WASHINGTON (July 28, 2010) – As the nation marks the 100th day of the BP oil spill, which has created the largest environmental disaster in U.S. history, Congress is moving legislation this week to address the safety concerns resulting from the disaster. Several pieces of reform legislation authored or co-authored by Rep. Edward J. Markey (D-Mass.) have now been included in the House oil spill response legislation scheduled for floor consideration later this week.
And in an analysis released yesterday, the non-partisan Congressional Budget Office (CBO) found the House oil spill package, H.R. 3534, would reduce the federal deficit.
“This legislation will cut the federal deficit while preventing the oil industry from cutting corners when it comes to deepwater drilling safety,” said Rep. Ed Markey (D-Mass). “This legislation presents an easy choice between standing with BP and the other oil companies, or standing with American taxpayers and reducing our deficit.”
Rep. Markey was able to include the following key provisions in the House oil spill response legislation:
Rep. Markey’s ‘Oil Revenue Recovery’ legislation ends the practice of drilling for free by oil companies, recovering up to of $53 billion in taxpayer money from lost oil royalties in the Gulf of Mexico. This money will be directed to pay for deficit reduction.
This legislation fixes a 15-year-old legislative flaw put in place by a Republican-controlled Congress in 1995. Because of an oil company court challenge to the 1995 Deep Water Royalty Relief Act authored by the then-Republican majority along with faulty leases offered by the Interior Department in 1998 and 1999, the Interior Department is currently being forced to refund more than $2.1 billion in royalty payments that oil companies had already made from these leases, including $240 million to BP.
The Government Accountability Office (GAO) has estimated that taxpayers could lose up to an additional $53 billion over the next 25 years as a result of royalty-free drilling when oil prices are high.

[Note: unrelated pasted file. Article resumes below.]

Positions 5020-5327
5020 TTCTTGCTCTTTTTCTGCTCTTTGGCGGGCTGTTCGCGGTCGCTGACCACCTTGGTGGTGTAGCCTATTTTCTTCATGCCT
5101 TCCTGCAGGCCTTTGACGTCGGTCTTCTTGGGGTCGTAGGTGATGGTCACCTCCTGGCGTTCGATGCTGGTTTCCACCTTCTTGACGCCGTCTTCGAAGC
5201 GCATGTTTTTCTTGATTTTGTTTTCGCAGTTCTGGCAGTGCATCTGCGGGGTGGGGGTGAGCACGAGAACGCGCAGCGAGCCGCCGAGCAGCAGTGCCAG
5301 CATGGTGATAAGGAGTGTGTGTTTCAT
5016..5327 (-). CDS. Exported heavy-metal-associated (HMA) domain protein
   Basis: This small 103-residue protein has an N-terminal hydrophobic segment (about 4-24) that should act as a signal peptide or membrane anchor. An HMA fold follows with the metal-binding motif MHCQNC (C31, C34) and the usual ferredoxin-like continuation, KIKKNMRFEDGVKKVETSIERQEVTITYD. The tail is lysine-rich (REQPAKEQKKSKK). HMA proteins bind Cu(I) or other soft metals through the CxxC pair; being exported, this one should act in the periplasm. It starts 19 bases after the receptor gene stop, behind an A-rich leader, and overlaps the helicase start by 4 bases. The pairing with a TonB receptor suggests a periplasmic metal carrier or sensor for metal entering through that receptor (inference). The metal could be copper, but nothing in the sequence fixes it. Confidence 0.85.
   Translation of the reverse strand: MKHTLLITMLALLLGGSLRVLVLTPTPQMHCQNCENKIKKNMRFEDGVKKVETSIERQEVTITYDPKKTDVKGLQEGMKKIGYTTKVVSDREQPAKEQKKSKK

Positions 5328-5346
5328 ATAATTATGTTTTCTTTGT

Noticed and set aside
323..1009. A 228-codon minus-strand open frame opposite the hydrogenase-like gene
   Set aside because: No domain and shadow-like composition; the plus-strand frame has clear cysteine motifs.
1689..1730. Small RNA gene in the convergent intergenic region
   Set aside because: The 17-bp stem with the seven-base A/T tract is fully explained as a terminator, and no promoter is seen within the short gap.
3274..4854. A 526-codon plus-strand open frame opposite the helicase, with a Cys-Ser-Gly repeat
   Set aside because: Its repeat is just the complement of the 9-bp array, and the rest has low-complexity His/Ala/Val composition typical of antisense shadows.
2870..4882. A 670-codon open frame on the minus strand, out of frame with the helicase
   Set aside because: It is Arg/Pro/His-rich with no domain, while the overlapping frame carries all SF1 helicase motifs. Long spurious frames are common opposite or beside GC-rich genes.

Rep. Markey has authored similar legislation to remedy this problem for several years, and these provisions have repeatedly passed the House of Representatives in 2006, 2007 and 2008 with bipartisan support.
Two weeks ago, Rep. Markey successfully offered his language as an amendment to the CLEAR ACT in the Natural Resources Committee. The legislation would offer the dozens of oil companies currently drilling for free in the Gulf of Mexico a simple choice – they can continue to drill for free on public lands no matter how high oil prices climb, but if they do so, they will not be able to purchase new leases from the federal government.
Rep. Markey is a co-author of the Offshore Oil and Gas Worker Whistleblower Protection Act (HR 5851) along with Rep. George Miller (D-CA). Currently there is no federal law protecting oil and gas workers if they are retaliated against after speaking out on workplace health and safety violations on drilling rigs, like the Deepwater Horizon, operating on the Outer Continental Shelf. Modeled after other modern whistleblower statutes, H.R. 5851 would:
--Prohibit an employer from discriminating against an employee who reports to the employer, or government official they believed violated the Outer Continental Shelf Lands Act (OCSLA);
--Protect employees who report injuries or unsafe conditions on drilling rigs, refuse to work based on injury or impairment or a spill, or refuse to perform work in a manner that they believe violates the OCSLA;
--Establish a process for an employee to appeal an employer’s retaliation by filing a complaint with the Secretary of Labor, and allowing a jury trial if the Secretary fails to act in a timely manner;
-- Make whistle blowers eligible for reinstatement, back pay and compensatory and consequential damages, and, where appropriate, exemplary damages;
Blowout Preventer Act:
The Energy and Commerce Committee conducted a vigorous investigation into the causes of the BP’s Deepwater Horizon disaster. This investigation showed that the blowout preventer was riddled with problems, including a significant leak in a main hydraulic system that was improperly modified and not powerful enough to cut through joints in the drill pipe. Plus the “deadman switch” - the last line of defense - had a dead battery. Poor cementing and fatal decisions made by BP in the hours and minutes before the explosion have also been uncovered by the committee.
Legislation to ensure new safety standards for offshore oil and gas drilling have been designed to ensure a disaster like the BP Macondo well blowout will never happen again.
The Blowout Prevention Act – or BP Act – of 2010, sponsored by Reps. Henry Waxman, Bart Stupak, and Markey was developed with bipartisan support in the Energy and Commerce Committee, passing by a unanimous 48-0 vote, and includes the following provisions:
--Strong safety requirements for blowout preventers and other well control systems;
--Require oil company CEOs to certify the safety of each offshore well before drilling begins;
--Third party certification required by independent safety evaluator;
--Offshore oil and gas drilling in state waters must meet safety standards that are at least as stringent as those applicable to wells in federal waters.
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